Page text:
Bridging the wealth gap: Why Black-owned businesses face tougher odds to succeed
HOUSTON, Texas (KTRK) — August is National Black Business Month, a time to recognize Black-owned businesses across the country.
This week, more than 1,000 Black entrepreneurs from around the world are in Houston for the Power Networking Conference, an event aimed to celebrate, empower, and equip them with the resources to succeed.
Dr. George Fraser, who is the conference’s host, announced the creation of the Black Business Legacy Hall of Fame Museum and Metaverse. Organizers hope to make it a place where the public can honor achievements, recognize resilience, and highlight the valuable impact of Black-owned businesses.
During a Thursday press conference at Hilton Americas, Fraser shared an observation he made after delivering dozens of speeches at historically Black colleges and universities (HBCUs) every year. He said most Black graduates he speaks to typically only know big names in sports and entertainment.
“They don’t have a clue who these giants and superstars in the world of business development are, making a way out of no way and starting with nothing,” said Fraser. “There’s aspirational goals that exist for sports and entertainment whether it’s the Hall of Fame or the Grammys, Academy Awards, you name it. But there is no aspirational goal for business excellence, business extraordinaires. So why not have that?”
When asked about why Black entrepreneurship should be celebrated, Fraser discussed historical inequities that have snowballed through centuries of systemic racism, resulting in issues such as the lack of generational wealth and discrimination in bank loans.
“The most important thing that we must do in the 21st century is to learn, earn, and return. We have a lot of us learning and a lot of us earning. But not enough of us returning,” he said.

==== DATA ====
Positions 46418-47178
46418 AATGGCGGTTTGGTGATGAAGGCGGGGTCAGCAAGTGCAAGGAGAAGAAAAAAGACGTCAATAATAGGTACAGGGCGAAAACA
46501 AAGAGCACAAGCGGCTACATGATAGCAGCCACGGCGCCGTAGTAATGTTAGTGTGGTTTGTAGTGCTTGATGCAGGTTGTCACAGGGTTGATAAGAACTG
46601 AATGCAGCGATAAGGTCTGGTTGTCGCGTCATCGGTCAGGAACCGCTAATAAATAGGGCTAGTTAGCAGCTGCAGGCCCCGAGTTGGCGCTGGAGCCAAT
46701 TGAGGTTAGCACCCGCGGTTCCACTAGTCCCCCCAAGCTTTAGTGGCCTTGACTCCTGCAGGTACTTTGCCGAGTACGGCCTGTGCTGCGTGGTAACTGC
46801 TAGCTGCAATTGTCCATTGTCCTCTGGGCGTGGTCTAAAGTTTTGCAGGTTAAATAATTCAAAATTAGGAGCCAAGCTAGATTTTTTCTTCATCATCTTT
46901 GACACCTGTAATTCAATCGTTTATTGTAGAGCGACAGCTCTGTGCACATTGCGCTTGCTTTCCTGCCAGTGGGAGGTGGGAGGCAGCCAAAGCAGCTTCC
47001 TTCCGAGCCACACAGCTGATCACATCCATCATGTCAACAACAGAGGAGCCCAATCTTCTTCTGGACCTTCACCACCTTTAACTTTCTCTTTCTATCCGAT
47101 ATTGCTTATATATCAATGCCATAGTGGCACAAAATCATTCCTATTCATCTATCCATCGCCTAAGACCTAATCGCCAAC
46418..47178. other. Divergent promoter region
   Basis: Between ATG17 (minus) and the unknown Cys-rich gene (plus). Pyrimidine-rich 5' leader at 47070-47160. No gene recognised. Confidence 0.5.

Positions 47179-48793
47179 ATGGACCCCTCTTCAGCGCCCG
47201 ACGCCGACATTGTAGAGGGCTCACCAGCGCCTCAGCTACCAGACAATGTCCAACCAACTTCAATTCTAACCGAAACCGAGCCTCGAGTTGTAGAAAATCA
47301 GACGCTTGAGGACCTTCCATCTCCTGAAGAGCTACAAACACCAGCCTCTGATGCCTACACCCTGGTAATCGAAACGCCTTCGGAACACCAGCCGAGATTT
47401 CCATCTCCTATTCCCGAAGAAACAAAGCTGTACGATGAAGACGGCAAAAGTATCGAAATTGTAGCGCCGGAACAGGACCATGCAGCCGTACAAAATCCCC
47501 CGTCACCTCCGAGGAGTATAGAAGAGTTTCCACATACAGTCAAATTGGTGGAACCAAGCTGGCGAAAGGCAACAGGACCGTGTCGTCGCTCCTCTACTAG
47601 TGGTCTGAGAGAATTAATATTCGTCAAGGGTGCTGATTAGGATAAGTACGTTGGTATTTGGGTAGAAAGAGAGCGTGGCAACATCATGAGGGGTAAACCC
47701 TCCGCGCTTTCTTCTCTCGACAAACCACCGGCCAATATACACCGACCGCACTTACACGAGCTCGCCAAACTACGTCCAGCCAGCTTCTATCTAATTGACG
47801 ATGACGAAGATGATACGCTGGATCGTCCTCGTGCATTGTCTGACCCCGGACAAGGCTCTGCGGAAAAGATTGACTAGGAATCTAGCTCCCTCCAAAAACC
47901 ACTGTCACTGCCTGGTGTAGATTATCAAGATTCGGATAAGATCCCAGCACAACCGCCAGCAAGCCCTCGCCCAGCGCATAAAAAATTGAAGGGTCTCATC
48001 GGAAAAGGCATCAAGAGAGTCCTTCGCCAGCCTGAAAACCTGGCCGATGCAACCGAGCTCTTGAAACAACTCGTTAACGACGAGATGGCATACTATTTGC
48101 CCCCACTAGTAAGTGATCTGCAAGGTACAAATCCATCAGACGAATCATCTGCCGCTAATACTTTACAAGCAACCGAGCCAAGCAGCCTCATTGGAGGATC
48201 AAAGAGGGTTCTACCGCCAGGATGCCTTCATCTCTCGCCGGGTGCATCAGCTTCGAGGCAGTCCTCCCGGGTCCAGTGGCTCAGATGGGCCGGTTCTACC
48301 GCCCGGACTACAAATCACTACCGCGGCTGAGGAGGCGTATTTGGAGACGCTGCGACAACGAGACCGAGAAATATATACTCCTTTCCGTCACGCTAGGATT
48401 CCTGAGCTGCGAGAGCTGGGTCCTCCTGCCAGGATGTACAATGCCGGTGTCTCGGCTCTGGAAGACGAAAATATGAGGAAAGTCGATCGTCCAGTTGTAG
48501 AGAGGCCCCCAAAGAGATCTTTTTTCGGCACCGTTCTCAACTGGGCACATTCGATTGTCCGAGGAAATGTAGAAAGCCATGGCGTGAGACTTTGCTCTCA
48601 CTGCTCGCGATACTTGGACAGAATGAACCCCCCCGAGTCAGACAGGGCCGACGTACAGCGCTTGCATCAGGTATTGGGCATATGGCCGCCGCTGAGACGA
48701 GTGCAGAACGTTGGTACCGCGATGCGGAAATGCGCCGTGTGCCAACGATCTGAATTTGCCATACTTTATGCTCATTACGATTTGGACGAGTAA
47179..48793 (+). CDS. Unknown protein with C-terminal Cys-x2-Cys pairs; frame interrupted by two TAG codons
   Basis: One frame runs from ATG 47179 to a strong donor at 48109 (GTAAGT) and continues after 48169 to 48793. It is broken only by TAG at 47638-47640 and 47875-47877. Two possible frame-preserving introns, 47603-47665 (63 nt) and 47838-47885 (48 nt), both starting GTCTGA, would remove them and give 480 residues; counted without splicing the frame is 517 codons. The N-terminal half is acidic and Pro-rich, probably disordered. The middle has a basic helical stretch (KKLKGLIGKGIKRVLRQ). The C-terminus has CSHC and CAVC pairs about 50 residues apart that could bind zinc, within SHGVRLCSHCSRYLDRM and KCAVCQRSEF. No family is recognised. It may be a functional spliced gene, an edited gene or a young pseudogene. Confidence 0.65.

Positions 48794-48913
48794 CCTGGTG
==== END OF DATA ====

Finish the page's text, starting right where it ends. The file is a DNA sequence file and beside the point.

Data from LendingTree shows there are 3,586 Black-owned businesses out of 108,772 total businesses in Houston. That’s only 3.3% when Black Americans make up 17.2% of Houston’s population.
According to Bloomberg, eight out of 10 Black-owned businesses fail within their first 18 months of operation.
Those disappointing statistics are something BrightMind Consulting Group CEO Jevon Wooden is hoping to change through his work as a Houston-based business coach and strategy consultant.
“We do a lot of pro bono work for organizations or Black businesses looking to grow and scale. We’ll work with them for free until they get up to a certain revenue dollar amount. We also invest in at-risk youth, where we do business labs. But I don’t do this just during Black Business Week or Month. We look to do that year-round because this is important to me,” said Wooden.
Wooden didn’t initially picture himself as an entrepreneur, as no one in his family had ever run their own business before. But after spending 12 years in the U.S. Army, he realized his passion lied elsewhere and it unexpectedly steered him into becoming his own boss.
“I was on my third tour in Afghanistan and I realized I needed something else. Tech was great. That’s what I did in the military. But I didn’t feel like it served the greater purpose of helping others,” said Wooden.
Wooden decided to pursue a career in something his friends and family always told him he was good at: motivational speaking and pushing others to dig deep to achieve their goals. He made his first venture into entrepreneurship as a life coach and focused on addressing mental health for Black men.
But his journey as a business owner didn’t come without its own challenges and adversities. Using the experience he’s gained along the way, his company now focuses on sharing that knowledge with other entrepreneurs to help them improve their performance and profits.
“I had to start below zero, because I had to climb out of poverty. I really wanted to focus on closing that racial gap when it comes to business. Many of us are first generation and figuring it out is the hardest thing. When you’re the first, you don’t know who to go to. You don’t know what resources are out there,” said Wooden.
Wooden is currently pursuing his doctorate degree in business administration at the University of Houston. He and his fiancée, who is also an entrepreneur, hope to pave an upward path so their children have the opportunity to follow in their footsteps.
“I believe the entrepreneurial mindset is one of resilience and great problem-solving. I always say that I like to be a product of my effort, not my environment. I want to instill that into my children and say, ‘Hey, it’s up to you. You need to be a leader,'” said Wooden.
The Black Business Legacy Hall of Fame Museum and Metaverse will open to the public virtually first through the Metaverse. The physical location is scheduled to be completed by 2030 in Atlanta, Georgia.